In the narrative of "To Build a Fire," London does not merely tell you that it is extremely cold. He gives details that make you FEEL cold. What are 5 details from the story that make cold real to...

In the narrative of "To Build a Fire," London does not merely tell you that it is extremely cold. He gives details that make you FEEL cold.

What are 5 details from the story that make cold real to the reader?

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mwestwood | College Teacher | (Level 3) Distinguished Educator

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Perhaps the "coldest" short story ever written, Jack London's "To Build a Fire" chills the reader who follows the descriptions of the Artic weather. This brutal cold certainly affects the mood of the story, one of naturalistic and unforgiving harshness in which the closeness of frozen death has a haunting and oppressive presence. 

Here are some details that describe the cold and frigid temperatures that the man "who lacks imagination" cannot apprehend:

1. In the exposition, the day is described as a "broken cold and gray, exceedingly cold and gray...." The Yukon area is frozen. It lay "a mile wide and hidden under three feet of snow." The snow covers this ice in rolling mounds, where the "ice jams of the freeze-up had formed."

2. The temperature is fifty degrees below zero Fahrenheit. When the man spits, there is "a sharp, explosive crackle that startled him." He spits again and again in the air, but before the spittle can land on the snow, it turns to ice with a crackling sound; thus, it must be colder than fifty below zero. Because the man chews
tobacco, he tries to spit out the juice; however, the juice freezes before it can run down his beard, "If he fell down it would shatter itself, like glass, into brittle fragments."

3. The man has the dog lead the way in case there is a break in the snow and wet his feet. When the dog slips into the ice, he instinctively bites the ice out of his paw; the man takes his mitten off to assist the dog and is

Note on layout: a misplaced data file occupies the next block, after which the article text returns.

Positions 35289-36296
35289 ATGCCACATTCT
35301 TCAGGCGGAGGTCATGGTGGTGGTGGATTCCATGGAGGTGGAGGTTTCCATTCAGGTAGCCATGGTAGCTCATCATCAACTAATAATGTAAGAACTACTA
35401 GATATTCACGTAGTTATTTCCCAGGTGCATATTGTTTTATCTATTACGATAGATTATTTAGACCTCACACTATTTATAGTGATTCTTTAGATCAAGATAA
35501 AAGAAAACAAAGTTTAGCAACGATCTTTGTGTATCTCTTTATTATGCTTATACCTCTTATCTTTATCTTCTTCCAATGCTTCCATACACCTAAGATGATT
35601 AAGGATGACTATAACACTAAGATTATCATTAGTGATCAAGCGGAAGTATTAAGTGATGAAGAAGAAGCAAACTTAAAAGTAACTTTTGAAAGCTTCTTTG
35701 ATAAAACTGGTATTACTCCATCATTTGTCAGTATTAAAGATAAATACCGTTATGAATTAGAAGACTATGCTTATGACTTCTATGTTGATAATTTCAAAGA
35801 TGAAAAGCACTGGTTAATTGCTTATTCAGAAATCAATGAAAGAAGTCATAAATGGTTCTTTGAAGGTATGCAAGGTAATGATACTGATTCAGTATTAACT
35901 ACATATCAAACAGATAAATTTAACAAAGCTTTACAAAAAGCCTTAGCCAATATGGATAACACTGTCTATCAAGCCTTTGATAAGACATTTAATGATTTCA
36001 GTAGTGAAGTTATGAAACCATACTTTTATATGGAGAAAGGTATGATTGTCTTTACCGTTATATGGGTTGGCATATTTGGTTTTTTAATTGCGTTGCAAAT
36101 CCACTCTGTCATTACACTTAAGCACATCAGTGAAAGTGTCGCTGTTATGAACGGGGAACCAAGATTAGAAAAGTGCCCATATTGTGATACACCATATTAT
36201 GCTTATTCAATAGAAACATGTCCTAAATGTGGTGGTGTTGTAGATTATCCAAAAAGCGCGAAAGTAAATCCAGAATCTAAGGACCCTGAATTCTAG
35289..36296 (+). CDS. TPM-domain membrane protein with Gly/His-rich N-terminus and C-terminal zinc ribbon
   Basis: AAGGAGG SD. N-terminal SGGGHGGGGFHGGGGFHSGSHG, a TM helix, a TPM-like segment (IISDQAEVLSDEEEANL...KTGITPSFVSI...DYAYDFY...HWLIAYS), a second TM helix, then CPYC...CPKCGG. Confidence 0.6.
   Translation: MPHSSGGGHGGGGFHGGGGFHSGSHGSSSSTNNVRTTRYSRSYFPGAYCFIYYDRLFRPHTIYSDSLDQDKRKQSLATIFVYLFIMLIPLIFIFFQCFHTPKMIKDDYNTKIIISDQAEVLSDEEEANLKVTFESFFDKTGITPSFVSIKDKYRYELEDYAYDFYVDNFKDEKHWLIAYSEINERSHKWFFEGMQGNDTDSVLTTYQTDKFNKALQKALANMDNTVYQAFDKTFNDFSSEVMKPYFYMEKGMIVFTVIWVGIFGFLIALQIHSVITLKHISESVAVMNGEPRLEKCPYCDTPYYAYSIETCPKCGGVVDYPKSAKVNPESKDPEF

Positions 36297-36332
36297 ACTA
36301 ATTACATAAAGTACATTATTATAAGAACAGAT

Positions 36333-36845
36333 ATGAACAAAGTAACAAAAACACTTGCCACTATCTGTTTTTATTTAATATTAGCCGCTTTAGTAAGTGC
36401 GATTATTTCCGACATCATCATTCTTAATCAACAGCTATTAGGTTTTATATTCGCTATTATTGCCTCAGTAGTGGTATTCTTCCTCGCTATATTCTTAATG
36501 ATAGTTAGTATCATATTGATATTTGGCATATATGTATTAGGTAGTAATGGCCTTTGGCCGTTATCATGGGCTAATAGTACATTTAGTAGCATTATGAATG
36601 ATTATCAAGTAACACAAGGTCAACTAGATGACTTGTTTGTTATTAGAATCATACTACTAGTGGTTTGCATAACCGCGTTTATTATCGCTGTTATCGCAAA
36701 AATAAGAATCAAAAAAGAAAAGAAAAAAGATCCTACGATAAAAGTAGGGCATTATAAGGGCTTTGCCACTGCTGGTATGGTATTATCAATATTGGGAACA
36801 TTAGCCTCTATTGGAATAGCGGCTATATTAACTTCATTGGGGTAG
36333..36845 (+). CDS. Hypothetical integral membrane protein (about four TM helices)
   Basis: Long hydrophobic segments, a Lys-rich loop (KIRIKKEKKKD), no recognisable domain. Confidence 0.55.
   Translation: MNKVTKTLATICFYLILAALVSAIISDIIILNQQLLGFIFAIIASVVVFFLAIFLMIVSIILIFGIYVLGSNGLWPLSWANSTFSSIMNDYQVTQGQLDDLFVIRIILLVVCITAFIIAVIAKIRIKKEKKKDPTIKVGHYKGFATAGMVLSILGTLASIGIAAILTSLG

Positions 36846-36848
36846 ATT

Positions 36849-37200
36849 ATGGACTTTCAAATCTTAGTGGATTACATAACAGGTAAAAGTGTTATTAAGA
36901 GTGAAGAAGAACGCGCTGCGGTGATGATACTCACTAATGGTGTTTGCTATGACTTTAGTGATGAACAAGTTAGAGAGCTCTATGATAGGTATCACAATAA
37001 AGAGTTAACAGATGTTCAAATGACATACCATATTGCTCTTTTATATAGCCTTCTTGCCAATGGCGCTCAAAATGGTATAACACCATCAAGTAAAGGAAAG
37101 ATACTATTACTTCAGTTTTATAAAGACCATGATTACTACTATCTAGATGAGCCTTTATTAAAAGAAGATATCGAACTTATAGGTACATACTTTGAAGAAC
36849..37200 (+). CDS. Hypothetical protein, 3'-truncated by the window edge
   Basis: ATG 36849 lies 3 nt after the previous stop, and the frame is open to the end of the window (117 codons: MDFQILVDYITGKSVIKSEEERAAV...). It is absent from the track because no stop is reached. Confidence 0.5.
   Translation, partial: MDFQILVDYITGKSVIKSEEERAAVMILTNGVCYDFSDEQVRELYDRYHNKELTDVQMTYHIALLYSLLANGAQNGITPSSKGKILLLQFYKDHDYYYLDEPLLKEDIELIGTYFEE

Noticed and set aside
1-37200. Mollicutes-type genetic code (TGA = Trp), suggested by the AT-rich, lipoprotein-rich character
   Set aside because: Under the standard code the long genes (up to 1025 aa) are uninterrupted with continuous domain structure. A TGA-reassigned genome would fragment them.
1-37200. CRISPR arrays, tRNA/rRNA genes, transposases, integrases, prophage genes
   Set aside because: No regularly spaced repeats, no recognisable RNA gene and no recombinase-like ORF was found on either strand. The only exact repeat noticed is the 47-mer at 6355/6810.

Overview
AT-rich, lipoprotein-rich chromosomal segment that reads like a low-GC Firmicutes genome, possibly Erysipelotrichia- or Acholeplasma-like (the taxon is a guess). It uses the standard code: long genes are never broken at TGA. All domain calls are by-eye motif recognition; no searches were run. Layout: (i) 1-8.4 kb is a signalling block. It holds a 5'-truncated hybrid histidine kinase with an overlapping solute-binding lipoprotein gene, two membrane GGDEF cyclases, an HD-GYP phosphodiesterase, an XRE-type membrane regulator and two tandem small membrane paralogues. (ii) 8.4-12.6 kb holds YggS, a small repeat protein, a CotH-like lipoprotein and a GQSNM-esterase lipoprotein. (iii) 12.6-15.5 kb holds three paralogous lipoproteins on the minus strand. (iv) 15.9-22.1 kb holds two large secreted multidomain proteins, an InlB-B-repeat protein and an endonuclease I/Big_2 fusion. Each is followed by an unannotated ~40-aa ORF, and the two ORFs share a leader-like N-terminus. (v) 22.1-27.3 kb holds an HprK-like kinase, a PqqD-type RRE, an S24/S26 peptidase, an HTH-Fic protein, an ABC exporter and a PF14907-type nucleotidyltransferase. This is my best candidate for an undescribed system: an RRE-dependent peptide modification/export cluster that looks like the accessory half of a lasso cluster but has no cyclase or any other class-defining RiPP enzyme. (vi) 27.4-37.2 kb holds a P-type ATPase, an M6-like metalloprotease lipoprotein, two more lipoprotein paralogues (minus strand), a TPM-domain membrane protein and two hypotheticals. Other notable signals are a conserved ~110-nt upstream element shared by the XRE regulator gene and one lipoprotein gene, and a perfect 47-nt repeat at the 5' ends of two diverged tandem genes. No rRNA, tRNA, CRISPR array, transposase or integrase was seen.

astonished at the swift numbness that smote them [his fingers]. He pulled on his mitten hastily, and beat the hand savagely across his chest.

4. When the man stops for lunch, he is amazed at how quickly the numbness of the severe cold enters his fingers, and he must strike them hard against himself in order to get his blood circulating into them. 

Also he noted that the stinging which had first come to his toes when he sat down was already passing away. He wondered whether the toes were warm or numb. He moved them inside the moccasins and decided that they were numb. [This numbness is the step before frostbite]

5. After the man steps into frozen water, he must build a fire so he can dry his moccasin and foot. For, if he tries to run with a wet and freezing foot when it is seventy-five below,

[N]o matter how fast he runs, the wet feet will freeze the harder....The blood of his body recoiled before it....like the dog it wanted to hide away and cover itself up from the fearful cold.

Unfortunately, the man foolishly builds his fire under a snow-laden tree and when the heat of the fire melts this snow, the water drips onto the fire, extinguishing it. Before he can build a second fire, the man suffers from frostbite so severely that his hands and feet become numb and he is helpless to do anything but run; still, although he can run on his frozen feet, he cannot endure long enough, and so, the man who only then realizes the profoundness of the old-timer's advice, waits for frozen death to overtake him as he "drowsed off into what seemed to him the most comfortable and satisfying sleep he had ever known."

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